Australia and New Zealand are up against South Africa in a bid to become the home of the Square Kilometre Array, a radio telescope that will see further into space than any of its predecessors.
The concept of the Square Kilometre Array (or SKA) came into being in 1990, and once a location has been confirmed, construction is due to be completed in 2024. Consisting of 3000 individual antennas and dishes, SKA will be capable of collecting the highest resolution images of deep space ever.
Information gathered from SKA will aid scientists in numerous areas of research, from the study of general relativity and the formation of galaxies in the infancy of the universe, to the quest for extraterrestrial life. SKA will collect information ten thousand times faster than any telescope that currently exists.
The placement of SKA is vital to the success of the A$2.5 billion operation. The network of antennas and dishes requires a location that is large, flat and radio-silent (that is, free from interference from outside equipment).
The Murchison Radio-Astronomy Observatory in Western Australia offers ideal conditions, and forms the headquarters of Australia and New Zealand’s bid for SKA. Half of the 3000 antennas would be situated in a five kilometre radius around Murchison Radio-Astronomy Observatory, with the remaining antennas being spread across the rest of the
continent and New Zealand. Southern Africa offers similar conditions suitable for housing SKA, potentially hosting the array of antennas across nine countries.
As is to be expected with a project of this scale, there are a few hurdles to be overcome. The amount of digital information collected by SKA once in operation will exceed the total amount of information on the entire internet. SKA is estimated to be capable of collecting one exabyte of data per day. An exabyte is 1018 bytes, or a million terabytes, so storage of SKA’s data will require more than a few external hard drives. It is hoped that by 2024, computing power will be great enough to deal with this magnitude of information.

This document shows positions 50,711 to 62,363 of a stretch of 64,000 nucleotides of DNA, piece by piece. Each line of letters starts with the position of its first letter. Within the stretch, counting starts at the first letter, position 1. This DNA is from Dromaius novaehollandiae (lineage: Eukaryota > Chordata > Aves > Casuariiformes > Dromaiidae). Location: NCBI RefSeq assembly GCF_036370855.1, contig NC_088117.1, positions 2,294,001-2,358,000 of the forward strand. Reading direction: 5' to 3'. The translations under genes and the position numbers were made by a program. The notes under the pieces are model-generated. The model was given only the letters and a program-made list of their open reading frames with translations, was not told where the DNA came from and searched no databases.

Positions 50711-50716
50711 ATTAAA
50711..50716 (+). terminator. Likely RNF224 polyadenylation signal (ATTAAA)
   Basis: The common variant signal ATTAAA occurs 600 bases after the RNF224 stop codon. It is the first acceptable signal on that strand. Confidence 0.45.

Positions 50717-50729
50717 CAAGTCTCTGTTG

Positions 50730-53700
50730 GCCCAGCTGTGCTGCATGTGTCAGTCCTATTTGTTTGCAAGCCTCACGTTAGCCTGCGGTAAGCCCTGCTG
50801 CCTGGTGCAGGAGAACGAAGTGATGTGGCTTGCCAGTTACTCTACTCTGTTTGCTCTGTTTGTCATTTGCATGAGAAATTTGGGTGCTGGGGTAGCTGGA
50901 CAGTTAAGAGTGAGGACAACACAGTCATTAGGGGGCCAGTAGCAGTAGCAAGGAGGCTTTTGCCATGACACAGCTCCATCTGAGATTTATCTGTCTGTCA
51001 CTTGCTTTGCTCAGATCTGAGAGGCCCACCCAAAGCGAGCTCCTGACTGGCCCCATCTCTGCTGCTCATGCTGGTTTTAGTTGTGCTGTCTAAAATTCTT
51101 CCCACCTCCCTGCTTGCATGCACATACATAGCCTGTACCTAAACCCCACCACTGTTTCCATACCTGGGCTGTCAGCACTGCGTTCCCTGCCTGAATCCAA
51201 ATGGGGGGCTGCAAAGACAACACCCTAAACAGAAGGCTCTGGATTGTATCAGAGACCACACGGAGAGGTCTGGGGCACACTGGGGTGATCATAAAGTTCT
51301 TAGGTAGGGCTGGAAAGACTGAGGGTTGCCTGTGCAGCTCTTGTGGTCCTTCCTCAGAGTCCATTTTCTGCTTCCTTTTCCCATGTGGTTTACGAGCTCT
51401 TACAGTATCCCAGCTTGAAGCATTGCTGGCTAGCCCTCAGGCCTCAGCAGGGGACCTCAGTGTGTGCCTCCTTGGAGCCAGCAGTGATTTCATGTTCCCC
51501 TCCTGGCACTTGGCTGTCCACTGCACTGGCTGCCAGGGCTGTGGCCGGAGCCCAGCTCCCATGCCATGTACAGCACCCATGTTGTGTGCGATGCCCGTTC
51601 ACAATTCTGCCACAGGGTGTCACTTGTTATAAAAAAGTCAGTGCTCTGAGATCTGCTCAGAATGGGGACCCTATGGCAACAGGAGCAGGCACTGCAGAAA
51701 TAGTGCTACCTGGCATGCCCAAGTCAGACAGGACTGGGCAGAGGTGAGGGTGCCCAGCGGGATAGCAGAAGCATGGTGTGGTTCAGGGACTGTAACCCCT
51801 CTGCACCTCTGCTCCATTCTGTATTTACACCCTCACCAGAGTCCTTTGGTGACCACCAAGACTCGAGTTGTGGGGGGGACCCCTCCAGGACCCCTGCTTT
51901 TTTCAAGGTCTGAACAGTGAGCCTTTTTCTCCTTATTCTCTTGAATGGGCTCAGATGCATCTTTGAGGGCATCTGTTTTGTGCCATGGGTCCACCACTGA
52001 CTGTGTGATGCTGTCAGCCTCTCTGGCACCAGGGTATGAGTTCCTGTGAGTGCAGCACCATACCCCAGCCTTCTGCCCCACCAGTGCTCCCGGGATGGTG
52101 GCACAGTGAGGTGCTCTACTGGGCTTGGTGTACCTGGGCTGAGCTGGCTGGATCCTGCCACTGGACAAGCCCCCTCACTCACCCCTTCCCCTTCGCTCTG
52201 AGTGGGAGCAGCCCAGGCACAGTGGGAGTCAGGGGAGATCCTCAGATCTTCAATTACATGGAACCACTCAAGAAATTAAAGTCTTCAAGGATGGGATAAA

Powering the SKA setup is also a challenge, but WA’s Horizon Power is well up to the task. Horizon Power has developed a
hybrid solar/diesel power plant that operates radio-silently (so it won’t interfere with the telescopic equipment) and can reliably provide the energy required to run SKA. Should Australia and New Zealand lose out to South Africa’s bid for SKA, Horizon Power’s hybrid plant will not go to waste. The smaller-scale CSIRO-run project, the Australian Square Kilometre Array Pathfinder (due to be completed in 2013) could use such a hybrid plant.
There is also potential for hybrid plants being repurposed to provide electricity to remote Australian communities. The decision about the placement of SKA was finalised in early February and the results are to be announced in March. Having a project like SKA centered in this country would be fantastic opportunity for Australian science (and tourism), so let’s collectively cross our fingers that Australia is chosen to become the new window to outer space.
For more information on the SKA project, check out www.ska.gov.au